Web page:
top of page
  • djohnson3933

dental for veterans

The Importance of Quality Dental Services for Homeless Veterans

Oral health is important for all veterans, but even more for those who are unhoused. Without access to clean water, dental essentials, or a hygienic place to store their toothbrush, many of our homeless heroes are unable to regularly brush their teeth. Beyond the increased risk of losing teeth due to tooth decay, tooth decay and gum disease negatively impact whole-body health. Unhoused or not, vets that qualify for VA medical services may not be eligible for 100% VA dental benefits. Let’s dive in and discuss the importance of dental services for veterans and the challenges to accessing quality oral care.

Dental Health and Whole-Body Health

It’s a common misconception, but oral health isn’t just about having a beautiful smile. There is a direct link between dental health and whole-body health that we must all be mindful of, but especially anyone with limited access to water and hygiene essentials.

According to the Mayo Clinic, bacterial growth and gum inflammation can lead to:

· Endocarditis—when bacteria or germs enter the bloodstream through the mouth (or other areas of the body), it can increase the risk of infection in heart valves and the inner lining of the heart chambers.

· Cardiovascular disease—oral infection and inflammation have been linked to an increased risk for hypertensive heart disease, clogged arteries, and stroke.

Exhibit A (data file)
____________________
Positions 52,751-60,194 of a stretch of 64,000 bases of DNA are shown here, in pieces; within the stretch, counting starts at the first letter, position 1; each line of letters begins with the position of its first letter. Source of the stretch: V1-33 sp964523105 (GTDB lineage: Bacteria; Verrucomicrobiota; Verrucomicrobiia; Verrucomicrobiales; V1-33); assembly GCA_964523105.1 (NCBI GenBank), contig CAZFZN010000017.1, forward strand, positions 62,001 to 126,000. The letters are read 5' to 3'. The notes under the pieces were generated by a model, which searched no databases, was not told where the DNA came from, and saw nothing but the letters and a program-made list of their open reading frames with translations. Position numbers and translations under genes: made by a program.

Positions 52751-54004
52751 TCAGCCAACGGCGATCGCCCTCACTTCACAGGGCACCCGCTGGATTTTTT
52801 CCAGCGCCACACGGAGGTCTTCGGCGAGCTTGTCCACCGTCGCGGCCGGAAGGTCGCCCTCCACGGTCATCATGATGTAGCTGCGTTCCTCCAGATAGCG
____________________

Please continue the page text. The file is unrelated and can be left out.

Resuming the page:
· Respiratory complications—all unhoused are at a higher risk of pneumonia, in part because the bacteria in the mouth can be pulled into the lungs. This can lead to a variety of respiratory complications. It can also increase the flare-ups and intensity of preexisting respiratory conditions.

· Birth complications—gum disease and poor gum health have been linked to premature birth and low birth rates.

· Glaucoma—the American Academy of Ophthalmology links periodontal disease to an increased risk for glaucoma.

· Arthritisresearch finds an increased risk of arthritis and other inflammatory diseases in those with periodontal disease.

The Massachusetts Dental Society also finds that deteriorating oral health can be a symptom of diabetes and osteoporosis, either of which may not yet be diagnosed if access to quality healthcare is limited. So, a trip to the dentist can lead to a referral to other healthcare providers.

Toothbrushes Can Introduce Bacteria

When not properly stored, toothbrushes can introduce bacteria to the body. Toothbrushes are designed to fully dry between use to minimize bacterial growth. Those who are homeless or living out of a suitcase or bag, often store their toothbrush in a vented travel toothbrush holder. Although vented, there often isn’t enough airflow for the toothbrush to dry between use.

Airflow is even further reduced if stored (with or without a vented holder) in a zip-top baggie. Bacteria can grow on the toothbrush, baggie, and vented holder. Most bacteria are invisible to the eye, but the humidity created inside the holder and/or baggie can lead to visible mold and mildew growth.

Regardless of the source, bacteria increase the risk of painful mouth abscess. If an abscess is not treated immediately, the tooth may need to be pulled.